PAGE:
Data Protection Officer role will be key if you operate in the E.U.

By Thor Olavsrud , CIO |  Security

One of the new laws would require all private sector companies with more than 250 employees, all private sector companies whose core activities involve regular monitoring of individuals and all public authorities to formally appoint a data protection officer (DPO).

The Data Protection Officer Role

"The data protection officer must be empowered by the organization to act as an independent assessor of its compliance with data protection laws and report to the board of directors in doing so," say Ulrich Bäumer and Stephanie Ostermann of the International Law Office, an online legal update service for companies and law firms worldwide.

"The E.U. regulation specifically requires the data protection officer to coordinate data protection by design and privacy impact assessment initiatives and to be responsible for data security initiatives generally, say Bäumer and Ostermann. Responsibility for training staff is also mentioned as important. In short, the data protection officer must ensure that his or her organization has adopted good data governance policies and procedures."

The new legislation would require organizations to demonstrate that they have undertaken regular data protection audits and privacy impact assessments using recognized industry standards, including demonstrating that privacy compliance and risk mitigation steps have been implemented before putting in place new processing systems and activities.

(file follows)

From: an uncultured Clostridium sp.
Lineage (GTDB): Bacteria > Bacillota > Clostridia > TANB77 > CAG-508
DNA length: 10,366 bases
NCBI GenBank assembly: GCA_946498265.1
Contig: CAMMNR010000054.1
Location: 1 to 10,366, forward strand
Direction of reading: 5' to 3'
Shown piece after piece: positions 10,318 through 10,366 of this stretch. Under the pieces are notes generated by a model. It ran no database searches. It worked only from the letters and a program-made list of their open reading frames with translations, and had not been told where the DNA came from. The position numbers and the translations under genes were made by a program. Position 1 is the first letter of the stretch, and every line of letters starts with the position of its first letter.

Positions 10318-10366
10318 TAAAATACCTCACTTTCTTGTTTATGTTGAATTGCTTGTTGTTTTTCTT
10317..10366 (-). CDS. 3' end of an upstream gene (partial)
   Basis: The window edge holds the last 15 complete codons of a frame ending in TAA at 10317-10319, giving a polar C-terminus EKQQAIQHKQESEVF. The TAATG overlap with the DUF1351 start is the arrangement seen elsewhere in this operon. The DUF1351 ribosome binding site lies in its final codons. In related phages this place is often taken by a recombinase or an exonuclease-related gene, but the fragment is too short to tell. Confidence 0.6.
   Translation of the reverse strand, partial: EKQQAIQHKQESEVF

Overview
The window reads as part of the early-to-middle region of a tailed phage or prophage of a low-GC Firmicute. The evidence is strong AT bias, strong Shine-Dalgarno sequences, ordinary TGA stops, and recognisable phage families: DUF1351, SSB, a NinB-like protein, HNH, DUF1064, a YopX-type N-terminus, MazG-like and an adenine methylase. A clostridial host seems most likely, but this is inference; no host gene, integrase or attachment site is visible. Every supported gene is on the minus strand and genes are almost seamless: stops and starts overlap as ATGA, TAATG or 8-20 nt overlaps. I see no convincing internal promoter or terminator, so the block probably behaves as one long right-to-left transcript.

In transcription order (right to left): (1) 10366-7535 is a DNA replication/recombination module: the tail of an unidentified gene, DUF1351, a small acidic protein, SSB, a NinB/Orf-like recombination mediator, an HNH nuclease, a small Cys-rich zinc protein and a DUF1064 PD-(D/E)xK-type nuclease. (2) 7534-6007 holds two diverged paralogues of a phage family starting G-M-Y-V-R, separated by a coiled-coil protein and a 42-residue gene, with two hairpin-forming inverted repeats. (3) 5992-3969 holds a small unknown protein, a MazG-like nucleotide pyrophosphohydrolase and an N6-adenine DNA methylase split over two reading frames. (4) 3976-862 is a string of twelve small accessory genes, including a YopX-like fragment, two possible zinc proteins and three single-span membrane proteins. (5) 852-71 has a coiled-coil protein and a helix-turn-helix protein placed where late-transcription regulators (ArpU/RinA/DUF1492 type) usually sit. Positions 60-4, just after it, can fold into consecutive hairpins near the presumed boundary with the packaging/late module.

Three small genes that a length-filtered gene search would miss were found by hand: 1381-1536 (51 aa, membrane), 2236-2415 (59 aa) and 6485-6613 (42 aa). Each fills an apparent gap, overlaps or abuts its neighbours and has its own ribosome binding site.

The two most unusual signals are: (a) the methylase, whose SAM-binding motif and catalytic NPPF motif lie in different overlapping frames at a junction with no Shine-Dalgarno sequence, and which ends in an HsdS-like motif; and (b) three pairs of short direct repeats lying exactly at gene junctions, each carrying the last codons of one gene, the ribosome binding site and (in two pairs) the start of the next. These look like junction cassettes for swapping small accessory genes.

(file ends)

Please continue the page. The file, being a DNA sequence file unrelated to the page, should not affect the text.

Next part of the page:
Implications of a Data Protection Officer Staff

With such a broad mandate, and severe penalties for noncompliance, Clawson warns that organizations should be prepared not only to hire a DPO, but a staff to help the DPO carry out his or her duties.

"The implication is there's a staff behind this person," he says. "Right now it looks like they're going to impose a whole bunch of controls that are apparently going to be legislated with a whole bunch of penalties. There's going to be some layer of staff that goes with that on top of the technology purchases and the documentation required."

Data Protection Steps to Take Now

The new data protection laws have yet to take final shape, and most sources agree they won't be implemented any sooner than 2014. But Clawson says that shouldn't stop organizations from beginning their planning now. He suggests two steps organizations that do business in the E.U. can take right now to prepare.

Originally published on CIO |  Click here to read the original story.
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